Improved Cognitive Control in Presence of Anthropomorphized Robots

Abstract

There is evidence that attentional control mechanisms in humans can be boosted in performance contexts involving the presence of other human agents, compared with isolation. This phenomenon was investigated here with the presence of artificial agents, that is, humanoid robots in the context of the well-known Stroop task requiring attentional control for successful performance. We expected and found beneficial effects of robotic presence (compared with isolation) on standard Stroop performance and response conflict resolution (a specific component of Stroop performance) exclusively when robotic presence triggered anthropomorphic inferences based on prior verbal interactions with the robot (a social robot condition contrasted with the presence of the same robot without any prior interactions). Participants’ anthropomorphic inferences about the social robot actually mediated its influence on attentional control, indicating the social nature of this influence. These findings provide further reasons to pay special attention to human–robot interactions and open new avenues of research in social robotics.

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Acknowledgements

This work was supported by a Grant (Social_Robot_2017-2018) from the Maison des Sciences de l’Homme (MSH), Clermont-Ferrand, France.

Funding

This study was funded by a Grant (Social_Robot_2017-2018) awarded to all authors from the Maison des Sciences de l’Homme (MSH), Clermont-Ferrand, France.

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Correspondence to Nicolas Spatola or Ludovic Ferrand.

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Ethical Statement

This study was approved by the Clermont-Ferrand Sud-Est 6 Statutory Ethics Committee (Comité de Protection des Personnes (CPP) Sud-Est 6, France; Authorization # 2016/CE 105) and was carried out in accordance with the provisions of the World Medical Association Declaration of Helsinki.

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Mean reaction time data (for each participant and each condition) are publicly available via the Open Science Framework and can be accessed at https://osf.io/38qg7/.

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Appendices

Appendix 1

For each following proposition, please note your level of agreement on the scale by surrounding the corresponding number (1–7). 1 = Strongly disagree, 7 = Strongly agree. There are neither good nor bad answers, only your personal opinion interests us. This questionnaire and its answers will remain totally anonymous.

These Traits are associated to the robot:

Civilized 1 2 3 4 5 6 7
Refined 1 2 3 4 5 6 7
Moral 1 2 3 4 5 6 7
Rational 1 2 3 4 5 6 7
Mature 1 2 3 4 5 6 7
Lack of culture 1 2 3 4 5 6 7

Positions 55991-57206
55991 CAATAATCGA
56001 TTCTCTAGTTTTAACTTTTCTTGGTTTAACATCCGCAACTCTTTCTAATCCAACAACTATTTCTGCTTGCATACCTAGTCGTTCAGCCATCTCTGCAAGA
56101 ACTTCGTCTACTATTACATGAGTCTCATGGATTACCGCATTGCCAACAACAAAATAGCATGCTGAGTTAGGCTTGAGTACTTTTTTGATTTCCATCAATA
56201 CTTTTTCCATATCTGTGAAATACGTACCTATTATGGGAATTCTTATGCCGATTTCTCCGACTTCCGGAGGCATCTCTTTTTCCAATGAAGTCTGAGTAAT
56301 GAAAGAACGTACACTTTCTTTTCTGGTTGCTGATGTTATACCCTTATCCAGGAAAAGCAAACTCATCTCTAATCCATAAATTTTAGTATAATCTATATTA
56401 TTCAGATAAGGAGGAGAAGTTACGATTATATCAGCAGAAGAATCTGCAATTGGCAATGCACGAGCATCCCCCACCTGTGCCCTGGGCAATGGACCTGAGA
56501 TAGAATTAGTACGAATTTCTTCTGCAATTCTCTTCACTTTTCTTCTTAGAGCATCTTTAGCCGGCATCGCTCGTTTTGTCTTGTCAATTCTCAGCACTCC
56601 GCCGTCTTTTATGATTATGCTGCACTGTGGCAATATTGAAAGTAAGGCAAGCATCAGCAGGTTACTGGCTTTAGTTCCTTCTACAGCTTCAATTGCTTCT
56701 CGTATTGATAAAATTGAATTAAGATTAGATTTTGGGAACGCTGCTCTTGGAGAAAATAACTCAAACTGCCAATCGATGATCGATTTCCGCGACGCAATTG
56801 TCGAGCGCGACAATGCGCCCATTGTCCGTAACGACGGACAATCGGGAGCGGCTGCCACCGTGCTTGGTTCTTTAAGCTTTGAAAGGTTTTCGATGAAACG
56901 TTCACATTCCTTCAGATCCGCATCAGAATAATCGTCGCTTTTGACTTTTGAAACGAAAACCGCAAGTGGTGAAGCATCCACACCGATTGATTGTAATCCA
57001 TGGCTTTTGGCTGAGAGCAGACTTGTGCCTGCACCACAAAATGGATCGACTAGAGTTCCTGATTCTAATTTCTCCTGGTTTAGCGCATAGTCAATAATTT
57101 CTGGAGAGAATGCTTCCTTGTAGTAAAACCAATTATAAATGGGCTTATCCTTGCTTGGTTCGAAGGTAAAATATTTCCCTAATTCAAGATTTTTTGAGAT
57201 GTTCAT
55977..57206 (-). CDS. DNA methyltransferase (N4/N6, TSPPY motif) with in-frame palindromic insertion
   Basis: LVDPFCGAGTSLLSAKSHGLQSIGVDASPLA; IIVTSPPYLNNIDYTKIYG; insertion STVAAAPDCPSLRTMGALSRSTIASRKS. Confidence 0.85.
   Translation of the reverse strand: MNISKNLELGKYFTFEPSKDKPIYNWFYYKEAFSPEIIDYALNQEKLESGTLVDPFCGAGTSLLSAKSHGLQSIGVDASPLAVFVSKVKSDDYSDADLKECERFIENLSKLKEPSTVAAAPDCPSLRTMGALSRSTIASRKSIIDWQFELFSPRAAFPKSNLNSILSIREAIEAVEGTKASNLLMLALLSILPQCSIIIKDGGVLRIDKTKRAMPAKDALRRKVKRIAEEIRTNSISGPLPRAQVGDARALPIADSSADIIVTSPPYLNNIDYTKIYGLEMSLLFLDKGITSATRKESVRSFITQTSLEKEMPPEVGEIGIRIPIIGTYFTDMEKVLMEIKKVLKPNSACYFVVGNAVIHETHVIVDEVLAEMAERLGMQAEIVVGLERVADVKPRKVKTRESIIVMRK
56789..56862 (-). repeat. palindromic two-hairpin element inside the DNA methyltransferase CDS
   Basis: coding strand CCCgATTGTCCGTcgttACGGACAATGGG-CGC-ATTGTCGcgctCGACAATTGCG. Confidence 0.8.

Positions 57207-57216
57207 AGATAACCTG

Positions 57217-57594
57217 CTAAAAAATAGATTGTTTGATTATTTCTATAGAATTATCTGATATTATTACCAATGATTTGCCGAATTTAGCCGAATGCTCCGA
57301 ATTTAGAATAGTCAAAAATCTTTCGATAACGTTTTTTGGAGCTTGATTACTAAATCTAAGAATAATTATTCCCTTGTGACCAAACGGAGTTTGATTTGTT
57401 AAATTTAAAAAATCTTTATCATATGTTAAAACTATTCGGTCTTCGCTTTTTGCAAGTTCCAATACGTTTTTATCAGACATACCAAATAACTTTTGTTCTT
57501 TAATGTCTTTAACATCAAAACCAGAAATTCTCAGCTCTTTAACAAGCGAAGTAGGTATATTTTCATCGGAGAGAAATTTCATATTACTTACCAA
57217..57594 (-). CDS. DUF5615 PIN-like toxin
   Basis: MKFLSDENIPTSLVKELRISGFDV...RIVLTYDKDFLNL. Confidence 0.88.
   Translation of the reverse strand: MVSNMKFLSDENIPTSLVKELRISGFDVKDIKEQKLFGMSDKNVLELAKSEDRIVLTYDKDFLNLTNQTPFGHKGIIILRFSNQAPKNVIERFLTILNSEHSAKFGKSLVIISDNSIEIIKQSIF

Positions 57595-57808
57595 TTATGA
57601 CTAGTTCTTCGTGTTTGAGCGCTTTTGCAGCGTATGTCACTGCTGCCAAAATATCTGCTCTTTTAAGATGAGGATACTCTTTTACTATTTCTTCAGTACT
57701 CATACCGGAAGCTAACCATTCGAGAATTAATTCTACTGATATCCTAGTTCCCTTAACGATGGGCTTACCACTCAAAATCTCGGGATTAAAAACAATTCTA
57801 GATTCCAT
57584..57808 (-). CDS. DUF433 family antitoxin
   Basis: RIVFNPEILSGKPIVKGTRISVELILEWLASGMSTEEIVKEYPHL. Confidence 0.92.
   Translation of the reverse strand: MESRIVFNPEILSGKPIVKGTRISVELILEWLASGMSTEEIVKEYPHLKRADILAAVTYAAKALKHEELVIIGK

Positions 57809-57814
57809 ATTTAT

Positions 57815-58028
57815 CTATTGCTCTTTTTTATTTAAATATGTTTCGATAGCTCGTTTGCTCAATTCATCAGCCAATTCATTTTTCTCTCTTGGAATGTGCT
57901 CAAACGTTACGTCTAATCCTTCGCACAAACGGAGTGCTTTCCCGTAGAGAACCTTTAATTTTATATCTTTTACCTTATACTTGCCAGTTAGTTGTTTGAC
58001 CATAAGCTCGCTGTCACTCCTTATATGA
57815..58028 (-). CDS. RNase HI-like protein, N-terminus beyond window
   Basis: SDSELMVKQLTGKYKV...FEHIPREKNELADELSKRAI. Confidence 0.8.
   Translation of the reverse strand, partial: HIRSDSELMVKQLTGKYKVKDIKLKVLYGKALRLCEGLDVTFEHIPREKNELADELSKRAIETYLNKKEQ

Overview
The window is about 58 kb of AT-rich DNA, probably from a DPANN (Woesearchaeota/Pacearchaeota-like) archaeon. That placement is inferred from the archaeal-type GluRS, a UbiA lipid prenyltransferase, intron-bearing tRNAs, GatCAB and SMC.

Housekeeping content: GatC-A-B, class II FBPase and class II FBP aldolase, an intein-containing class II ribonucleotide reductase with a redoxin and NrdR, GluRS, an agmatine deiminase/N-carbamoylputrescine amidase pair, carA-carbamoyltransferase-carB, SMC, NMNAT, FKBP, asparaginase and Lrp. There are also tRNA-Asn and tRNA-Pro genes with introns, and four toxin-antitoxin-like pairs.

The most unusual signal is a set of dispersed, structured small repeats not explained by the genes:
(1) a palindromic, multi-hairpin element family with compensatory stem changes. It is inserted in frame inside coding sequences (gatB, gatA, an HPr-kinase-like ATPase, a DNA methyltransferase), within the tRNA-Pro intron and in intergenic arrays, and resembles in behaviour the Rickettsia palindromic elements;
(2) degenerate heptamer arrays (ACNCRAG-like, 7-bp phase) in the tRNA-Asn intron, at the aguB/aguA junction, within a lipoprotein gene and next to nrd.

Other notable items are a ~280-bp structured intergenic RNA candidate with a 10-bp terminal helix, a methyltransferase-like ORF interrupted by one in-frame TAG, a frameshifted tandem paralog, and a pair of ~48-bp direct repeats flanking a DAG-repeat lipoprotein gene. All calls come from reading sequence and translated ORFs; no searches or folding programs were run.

Coarse 1 2 3 4 5 6 7
Amoral 1 2 3 4 5 6 7
Irrational 1 2 3 4 5 6 7
Childlike 1 2 3 4 5 6 7
Emotional 1 2 3 4 5 6 7
Warm 1 2 3 4 5 6 7
Cognitively open 1 2 3 4 5 6 7
Autonomous 1 2 3 4 5 6 7
Deep 1 2 3 4 5 6 7
Insensible 1 2 3 4 5 6 7
Cold 1 2 3 4 5 6 7
Psychorigid 1 2 3 4 5 6 7
Passive 1 2 3 4 5 6 7
Superficial 1 2 3 4 5 6 7

Appendix 2

See Table 2.

Appendix 3

Error Rates

We conducted the same repeated measure analysis as before (RTs) on error rates (see Table 2 in Appendix 2 for error rates). No interaction effects were found either on Session x Type of conflict x Performance context interaction, F(2, 115) = .20, p = .816, \( \eta^{2}_{p} \) < .01, the Session × Type of conflict, F(2, 115) = .20, p = .659, \( \eta^{2}_{p} \) < .01, the Session x Performance context, F(2, 115) = 1.78, p = .173, \( \eta^{2}_{p} \) = .03 and the Type of conflict x Performance context interactions, F(2, 115) = .41, p = .667, \( \eta^{2}_{p} \)< .01. Only main effects were significant. Participants produced less errors in Session 2 than in Session 1, F(1, 115) = 16.60, p < .001, \( \eta^{2}_{p} \) = .04. We also found a main effect of the Type of conflict F(3, 115) = 51.78, p < .001, \( \eta^{2}_{p} \) = .31: While there was no difference between standard Stroop and response conflict, F(1, 117) = 1.22, p = .272, \( \eta^{2}_{p} \)= .01, and no difference between semantic and task conflicts, F(1, 117) = .10, p = .751, \( \eta^{2}_{p} \)< .01, the level of interference associated with standard Stroop and response conflict averaged was higher than the interference associated with semantic and task conflicts averaged, F(1, 117) = 83.84, p < .001, \( \eta^{2}_{p} \)= .42.

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Spatola, N., Belletier, C., Chausse, P. et al. Improved Cognitive Control in Presence of Anthropomorphized Robots. Int J of Soc Robotics 11, 463–476 (2019). https://doi.org/10.1007/s12369-018-00511-w

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Keywords

  • Social facilitation
  • Anthropomorphized robots
  • Human–robot interaction
  • Cognitive control
  • Stroop task